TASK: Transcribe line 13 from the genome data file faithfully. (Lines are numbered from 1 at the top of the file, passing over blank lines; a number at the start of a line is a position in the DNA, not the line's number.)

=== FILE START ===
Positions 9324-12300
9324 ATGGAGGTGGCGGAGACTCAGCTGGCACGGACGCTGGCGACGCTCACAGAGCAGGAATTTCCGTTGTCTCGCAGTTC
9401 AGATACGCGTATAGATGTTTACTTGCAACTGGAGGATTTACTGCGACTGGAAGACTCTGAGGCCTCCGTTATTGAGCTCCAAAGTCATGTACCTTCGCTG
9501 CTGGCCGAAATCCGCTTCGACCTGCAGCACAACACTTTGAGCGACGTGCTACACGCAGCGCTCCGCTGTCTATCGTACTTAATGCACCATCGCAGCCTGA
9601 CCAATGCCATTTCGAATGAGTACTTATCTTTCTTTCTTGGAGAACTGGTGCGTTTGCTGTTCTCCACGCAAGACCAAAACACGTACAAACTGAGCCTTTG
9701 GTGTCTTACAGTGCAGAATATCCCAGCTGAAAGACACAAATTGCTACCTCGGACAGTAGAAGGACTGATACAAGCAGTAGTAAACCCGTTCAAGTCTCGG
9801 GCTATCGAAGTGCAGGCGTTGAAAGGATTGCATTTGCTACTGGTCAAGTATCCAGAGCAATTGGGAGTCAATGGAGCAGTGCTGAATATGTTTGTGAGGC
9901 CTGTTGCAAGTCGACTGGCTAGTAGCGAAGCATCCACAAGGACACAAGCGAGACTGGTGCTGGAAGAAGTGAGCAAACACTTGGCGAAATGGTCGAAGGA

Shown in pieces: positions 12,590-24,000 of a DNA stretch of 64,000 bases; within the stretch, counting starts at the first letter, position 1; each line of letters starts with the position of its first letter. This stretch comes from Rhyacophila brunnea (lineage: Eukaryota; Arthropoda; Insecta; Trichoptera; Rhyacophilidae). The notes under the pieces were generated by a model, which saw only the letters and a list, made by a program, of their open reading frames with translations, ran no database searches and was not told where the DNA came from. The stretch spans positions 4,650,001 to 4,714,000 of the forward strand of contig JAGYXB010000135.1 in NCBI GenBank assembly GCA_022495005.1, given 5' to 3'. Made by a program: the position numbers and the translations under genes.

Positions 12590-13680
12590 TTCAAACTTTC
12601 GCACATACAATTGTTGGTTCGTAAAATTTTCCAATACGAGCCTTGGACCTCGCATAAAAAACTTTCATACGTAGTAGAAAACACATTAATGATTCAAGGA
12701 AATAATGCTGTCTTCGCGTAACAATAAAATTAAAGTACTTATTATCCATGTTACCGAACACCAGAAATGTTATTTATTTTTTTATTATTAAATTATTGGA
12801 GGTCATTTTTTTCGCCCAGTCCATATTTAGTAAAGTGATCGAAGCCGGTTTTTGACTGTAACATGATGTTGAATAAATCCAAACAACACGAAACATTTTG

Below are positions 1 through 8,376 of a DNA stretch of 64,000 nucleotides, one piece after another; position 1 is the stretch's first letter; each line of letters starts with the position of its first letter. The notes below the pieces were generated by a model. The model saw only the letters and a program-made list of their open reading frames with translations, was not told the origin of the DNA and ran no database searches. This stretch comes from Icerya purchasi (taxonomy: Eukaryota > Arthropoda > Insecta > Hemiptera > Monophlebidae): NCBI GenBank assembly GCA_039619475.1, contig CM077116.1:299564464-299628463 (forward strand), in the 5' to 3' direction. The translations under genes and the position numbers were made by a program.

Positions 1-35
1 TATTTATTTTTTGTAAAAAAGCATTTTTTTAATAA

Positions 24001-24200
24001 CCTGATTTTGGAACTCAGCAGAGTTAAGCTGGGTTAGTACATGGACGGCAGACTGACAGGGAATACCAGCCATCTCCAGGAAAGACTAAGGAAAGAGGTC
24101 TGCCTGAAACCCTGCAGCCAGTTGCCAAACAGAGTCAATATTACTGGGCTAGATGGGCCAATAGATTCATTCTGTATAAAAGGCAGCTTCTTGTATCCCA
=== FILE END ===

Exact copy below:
12701 AATAATGCTGTCTTCGCGTAACAATAAAATTAAAGTACTTATTATCCATGTTACCGAACACCAGAAATGTTATTTATTTTTTTATTATTAAATTATTGGA